Other applications are known utilizing LEDs, including U.S. Pat. No. 6,096,049 to McNeirney et al., to identify trajectories for the insertion instrument. However, these devices are not very efficient. The beam of light is used to indicate the spot on the patient's skin through which the needle will puncture. Yet, if the patient moves thereafter, the true insertion site moves as well, and the procedure for identifying the spot on the body must be administered again. Thus, with the McNeirney et al. system, when a patient moves, the technician then must reposition the C-arm so as to redefine a new point of entry on the skin to adjust for the patient's movement. Repositioning the C-arm repeatedly in response to patient movement can be so time consuming as to render the McNeirney et al. system impractical.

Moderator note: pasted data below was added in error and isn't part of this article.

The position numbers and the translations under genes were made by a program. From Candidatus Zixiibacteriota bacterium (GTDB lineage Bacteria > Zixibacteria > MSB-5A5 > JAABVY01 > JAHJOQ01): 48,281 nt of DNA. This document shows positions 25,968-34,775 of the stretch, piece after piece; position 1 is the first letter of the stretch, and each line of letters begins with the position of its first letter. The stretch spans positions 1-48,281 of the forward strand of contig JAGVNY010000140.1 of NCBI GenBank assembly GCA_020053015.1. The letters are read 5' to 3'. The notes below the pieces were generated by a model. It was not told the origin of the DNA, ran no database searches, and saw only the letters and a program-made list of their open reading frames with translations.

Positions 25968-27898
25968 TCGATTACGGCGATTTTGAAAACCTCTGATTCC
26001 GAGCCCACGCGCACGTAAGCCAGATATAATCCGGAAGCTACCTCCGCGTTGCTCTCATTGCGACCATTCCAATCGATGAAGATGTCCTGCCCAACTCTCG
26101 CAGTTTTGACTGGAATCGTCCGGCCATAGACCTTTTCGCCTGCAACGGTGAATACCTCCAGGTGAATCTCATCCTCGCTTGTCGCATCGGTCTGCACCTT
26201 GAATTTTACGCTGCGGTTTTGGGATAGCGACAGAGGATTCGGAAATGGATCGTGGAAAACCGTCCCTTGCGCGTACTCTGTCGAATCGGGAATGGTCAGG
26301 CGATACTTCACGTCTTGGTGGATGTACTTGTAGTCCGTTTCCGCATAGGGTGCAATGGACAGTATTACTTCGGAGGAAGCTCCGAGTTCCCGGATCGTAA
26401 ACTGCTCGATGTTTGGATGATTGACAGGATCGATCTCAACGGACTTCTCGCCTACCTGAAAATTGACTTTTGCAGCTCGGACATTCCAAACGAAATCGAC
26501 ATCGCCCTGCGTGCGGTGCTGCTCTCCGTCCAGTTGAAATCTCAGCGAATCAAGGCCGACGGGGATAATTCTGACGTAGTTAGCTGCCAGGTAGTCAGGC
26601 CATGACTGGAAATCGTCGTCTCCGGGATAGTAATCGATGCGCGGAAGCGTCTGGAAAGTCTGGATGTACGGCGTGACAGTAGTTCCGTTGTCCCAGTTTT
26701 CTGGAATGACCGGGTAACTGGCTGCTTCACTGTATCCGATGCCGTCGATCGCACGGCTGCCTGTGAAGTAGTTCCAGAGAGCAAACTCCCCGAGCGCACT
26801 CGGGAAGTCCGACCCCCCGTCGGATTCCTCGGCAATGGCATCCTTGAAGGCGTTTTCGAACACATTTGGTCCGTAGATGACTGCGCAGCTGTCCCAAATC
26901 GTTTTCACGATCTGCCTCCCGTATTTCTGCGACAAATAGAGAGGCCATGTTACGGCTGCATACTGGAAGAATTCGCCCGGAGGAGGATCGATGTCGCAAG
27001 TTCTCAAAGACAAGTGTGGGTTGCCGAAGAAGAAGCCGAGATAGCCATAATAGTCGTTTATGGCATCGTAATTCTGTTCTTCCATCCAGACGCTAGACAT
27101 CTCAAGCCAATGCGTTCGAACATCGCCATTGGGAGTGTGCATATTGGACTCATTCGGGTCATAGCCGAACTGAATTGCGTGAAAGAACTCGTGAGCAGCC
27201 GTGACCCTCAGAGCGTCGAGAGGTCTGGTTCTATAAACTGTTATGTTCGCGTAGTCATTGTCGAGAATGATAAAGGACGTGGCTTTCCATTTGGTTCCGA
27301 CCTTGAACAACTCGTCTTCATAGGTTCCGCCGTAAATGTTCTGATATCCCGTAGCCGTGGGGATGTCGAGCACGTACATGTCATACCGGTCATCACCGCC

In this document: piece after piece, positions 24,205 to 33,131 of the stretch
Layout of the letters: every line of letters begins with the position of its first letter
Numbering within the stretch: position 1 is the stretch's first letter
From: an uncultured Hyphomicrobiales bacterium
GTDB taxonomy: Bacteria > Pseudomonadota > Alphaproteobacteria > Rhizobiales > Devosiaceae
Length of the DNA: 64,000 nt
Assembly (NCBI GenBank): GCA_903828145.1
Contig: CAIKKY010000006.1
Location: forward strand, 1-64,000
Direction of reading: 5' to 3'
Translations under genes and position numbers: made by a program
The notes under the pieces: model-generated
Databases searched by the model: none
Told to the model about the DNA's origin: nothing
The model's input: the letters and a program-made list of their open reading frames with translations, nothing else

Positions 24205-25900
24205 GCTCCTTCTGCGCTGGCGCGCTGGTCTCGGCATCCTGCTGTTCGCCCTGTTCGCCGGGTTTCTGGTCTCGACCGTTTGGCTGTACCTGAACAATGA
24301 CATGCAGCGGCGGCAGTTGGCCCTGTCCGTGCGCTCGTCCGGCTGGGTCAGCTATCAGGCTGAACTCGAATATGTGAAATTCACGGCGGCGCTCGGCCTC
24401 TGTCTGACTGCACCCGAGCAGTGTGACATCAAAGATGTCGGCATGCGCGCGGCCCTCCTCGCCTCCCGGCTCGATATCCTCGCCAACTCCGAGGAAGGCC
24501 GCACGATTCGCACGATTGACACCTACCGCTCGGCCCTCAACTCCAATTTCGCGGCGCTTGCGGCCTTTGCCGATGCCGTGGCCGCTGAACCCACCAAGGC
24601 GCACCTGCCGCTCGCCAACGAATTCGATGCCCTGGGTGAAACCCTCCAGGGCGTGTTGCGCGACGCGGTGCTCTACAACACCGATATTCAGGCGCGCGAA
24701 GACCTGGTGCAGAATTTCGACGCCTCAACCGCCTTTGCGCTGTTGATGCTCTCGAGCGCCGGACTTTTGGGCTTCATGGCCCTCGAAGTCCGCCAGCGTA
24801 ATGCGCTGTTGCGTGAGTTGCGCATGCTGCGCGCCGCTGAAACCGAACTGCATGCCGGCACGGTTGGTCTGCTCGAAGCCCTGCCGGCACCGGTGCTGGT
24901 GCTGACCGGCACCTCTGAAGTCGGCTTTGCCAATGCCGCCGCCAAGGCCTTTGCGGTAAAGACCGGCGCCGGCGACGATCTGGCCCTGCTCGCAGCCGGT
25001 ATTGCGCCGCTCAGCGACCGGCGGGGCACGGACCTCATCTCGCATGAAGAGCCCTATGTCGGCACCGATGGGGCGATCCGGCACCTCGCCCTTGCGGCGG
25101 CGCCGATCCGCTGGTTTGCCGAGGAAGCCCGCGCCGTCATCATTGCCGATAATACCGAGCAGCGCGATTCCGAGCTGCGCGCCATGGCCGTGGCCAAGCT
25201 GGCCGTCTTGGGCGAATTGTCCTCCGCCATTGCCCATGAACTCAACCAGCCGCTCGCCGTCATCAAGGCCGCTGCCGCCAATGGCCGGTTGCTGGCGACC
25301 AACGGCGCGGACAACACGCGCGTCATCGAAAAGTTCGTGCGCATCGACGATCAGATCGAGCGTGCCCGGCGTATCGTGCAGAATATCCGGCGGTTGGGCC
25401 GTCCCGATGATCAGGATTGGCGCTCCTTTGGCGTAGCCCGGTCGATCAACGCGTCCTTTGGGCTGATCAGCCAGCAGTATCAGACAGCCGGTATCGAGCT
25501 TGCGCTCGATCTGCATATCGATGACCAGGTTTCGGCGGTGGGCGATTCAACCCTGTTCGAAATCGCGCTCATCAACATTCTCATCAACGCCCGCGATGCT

Another problem that can arise with free-hand needle insertion primarily is due to the flexibility inherent in puncture needles in view of a needle's small diameter relative to its length. Typically the clinician holds the needle from only the distal end (with the clinician fingers), the proximal end of the needle resting on the patient's skin. This leaves the length of the needle unsupported, thus facilitating needle deflection under the insertion force of the clinician's fingers. The needle will bend/deflect as force is applied to the distal end to commence needle insertion.
Injection procedures also suffer from the problem of insufficient needle point friction control at the insertion site on the skin when beginning the insertion procedure. Prior to insertion, and even slightly after insertion, the needle can easily swivel off trajectory. In an unaided needle procedure, an on-phase insertion will be completely dependent on the steadiness of the clinician's hands. Thus, repeatable on-phase insertions can not be guaranteed even with the same clinician.